5. Explains the Time, Reason etc. about Trade: The opportunity costtheory explains why trade takes place or when it should take place, showing how the gains shared between the countries etc.
6. Explain about the Complete Specialisation: It explains whencomplete specialization is possible and when it is not possible etc.
Haberler‘s opportunity cost theory is also not free from criticisms. It has been vehemently criticized by Jacob Viner in his ―Studies in the Theory of International Trade (1937) . Some of the important criticisms are listed down below:
1. Inferior as a Tool of Welfare Evaluation: Jacob Viner says thatopportunity cost approach is inferior as a tool of welfare analysis when compared to classical real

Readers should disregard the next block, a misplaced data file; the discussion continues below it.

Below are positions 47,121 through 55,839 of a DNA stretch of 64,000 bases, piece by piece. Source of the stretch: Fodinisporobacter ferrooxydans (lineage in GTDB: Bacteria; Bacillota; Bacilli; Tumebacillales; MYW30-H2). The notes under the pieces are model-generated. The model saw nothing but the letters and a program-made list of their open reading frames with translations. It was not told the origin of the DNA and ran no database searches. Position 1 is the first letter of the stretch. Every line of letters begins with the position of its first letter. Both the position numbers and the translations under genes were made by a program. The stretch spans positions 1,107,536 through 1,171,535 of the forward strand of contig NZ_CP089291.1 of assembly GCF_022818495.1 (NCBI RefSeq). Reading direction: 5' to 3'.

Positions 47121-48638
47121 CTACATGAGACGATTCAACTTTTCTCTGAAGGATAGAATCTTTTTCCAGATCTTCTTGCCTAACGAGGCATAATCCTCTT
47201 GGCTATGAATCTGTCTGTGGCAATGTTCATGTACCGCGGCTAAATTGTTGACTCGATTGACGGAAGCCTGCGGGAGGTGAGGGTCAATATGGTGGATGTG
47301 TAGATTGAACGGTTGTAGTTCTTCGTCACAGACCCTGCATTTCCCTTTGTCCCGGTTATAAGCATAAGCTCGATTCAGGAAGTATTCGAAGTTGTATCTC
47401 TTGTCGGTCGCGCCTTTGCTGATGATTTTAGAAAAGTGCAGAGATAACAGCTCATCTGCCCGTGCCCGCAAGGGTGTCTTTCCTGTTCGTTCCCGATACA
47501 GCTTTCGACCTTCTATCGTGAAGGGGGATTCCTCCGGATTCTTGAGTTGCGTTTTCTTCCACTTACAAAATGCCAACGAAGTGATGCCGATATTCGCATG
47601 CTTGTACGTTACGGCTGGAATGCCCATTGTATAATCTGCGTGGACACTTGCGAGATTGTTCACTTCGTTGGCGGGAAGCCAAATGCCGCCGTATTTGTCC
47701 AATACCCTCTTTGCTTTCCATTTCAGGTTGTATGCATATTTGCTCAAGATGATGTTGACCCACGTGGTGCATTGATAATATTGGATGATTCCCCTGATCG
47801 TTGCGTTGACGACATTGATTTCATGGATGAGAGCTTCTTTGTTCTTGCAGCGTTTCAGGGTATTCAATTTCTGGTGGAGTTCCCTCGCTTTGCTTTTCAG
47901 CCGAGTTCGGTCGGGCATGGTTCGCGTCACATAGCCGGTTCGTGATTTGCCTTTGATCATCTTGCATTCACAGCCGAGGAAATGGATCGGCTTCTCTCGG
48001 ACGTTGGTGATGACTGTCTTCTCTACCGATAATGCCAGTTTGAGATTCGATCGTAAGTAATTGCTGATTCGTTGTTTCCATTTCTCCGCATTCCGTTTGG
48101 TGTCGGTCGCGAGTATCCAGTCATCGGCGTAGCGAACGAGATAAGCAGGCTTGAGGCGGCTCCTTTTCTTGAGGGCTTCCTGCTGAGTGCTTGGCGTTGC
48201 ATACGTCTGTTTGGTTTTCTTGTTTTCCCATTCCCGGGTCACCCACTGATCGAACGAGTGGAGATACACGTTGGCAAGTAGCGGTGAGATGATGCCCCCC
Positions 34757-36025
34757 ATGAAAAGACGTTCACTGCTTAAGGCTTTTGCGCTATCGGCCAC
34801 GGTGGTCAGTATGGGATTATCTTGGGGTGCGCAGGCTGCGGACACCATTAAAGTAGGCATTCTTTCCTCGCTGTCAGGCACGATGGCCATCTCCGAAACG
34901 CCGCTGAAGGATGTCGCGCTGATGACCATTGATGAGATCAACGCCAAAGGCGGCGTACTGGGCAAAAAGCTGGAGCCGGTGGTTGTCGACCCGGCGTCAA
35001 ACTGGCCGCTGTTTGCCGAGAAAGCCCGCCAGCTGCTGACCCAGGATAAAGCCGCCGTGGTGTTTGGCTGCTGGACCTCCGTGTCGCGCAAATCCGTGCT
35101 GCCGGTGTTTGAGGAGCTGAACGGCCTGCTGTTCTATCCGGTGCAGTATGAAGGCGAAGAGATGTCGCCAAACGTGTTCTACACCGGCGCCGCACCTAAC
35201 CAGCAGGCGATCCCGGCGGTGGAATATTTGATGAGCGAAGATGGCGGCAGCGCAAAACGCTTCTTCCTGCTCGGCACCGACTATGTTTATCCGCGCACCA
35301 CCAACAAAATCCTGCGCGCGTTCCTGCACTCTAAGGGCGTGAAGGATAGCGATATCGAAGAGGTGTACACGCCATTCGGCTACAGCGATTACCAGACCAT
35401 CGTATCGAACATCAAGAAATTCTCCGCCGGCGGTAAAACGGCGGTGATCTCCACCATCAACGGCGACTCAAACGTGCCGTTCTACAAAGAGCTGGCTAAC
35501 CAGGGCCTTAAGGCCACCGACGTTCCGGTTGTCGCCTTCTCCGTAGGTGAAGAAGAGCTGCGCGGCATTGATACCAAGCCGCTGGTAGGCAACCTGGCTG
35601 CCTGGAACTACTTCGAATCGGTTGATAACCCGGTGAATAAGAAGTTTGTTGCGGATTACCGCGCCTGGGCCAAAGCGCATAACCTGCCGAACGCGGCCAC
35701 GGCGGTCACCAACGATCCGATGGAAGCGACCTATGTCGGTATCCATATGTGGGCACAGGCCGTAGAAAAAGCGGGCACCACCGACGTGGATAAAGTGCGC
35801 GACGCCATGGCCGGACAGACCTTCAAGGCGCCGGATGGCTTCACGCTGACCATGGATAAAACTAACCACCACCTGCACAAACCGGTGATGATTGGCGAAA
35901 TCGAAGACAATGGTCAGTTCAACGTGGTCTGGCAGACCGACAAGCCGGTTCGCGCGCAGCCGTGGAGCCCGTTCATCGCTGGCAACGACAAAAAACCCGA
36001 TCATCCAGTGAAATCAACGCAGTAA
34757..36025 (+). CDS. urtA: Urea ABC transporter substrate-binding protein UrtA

cost approach. Further he says that the doctrine of opportunity cost fails to measure real costs in the form of Sacrifices or Disutilities.
2. Fails to consider Changes in Factor Supplies: Viner furthercriticizes that the production possibility curve of opportunity cost theory do not consider changes in the factor supplies.
3. Fails to consider Preferences for Leisure against Income: Vineralso criticizes the opportunity costs theory on the ground that the production possibility curve does not take into account the preference for leisure against income.
4. Unrealistic Assumptions: Haberier‘s opportunity cost theory is basedon many assumption like two countries, two commodities, two factors, perfect competition, perfect factor market, full employment, no technical change etc. All these assumptions are unrealistic because they do not hold in the real word.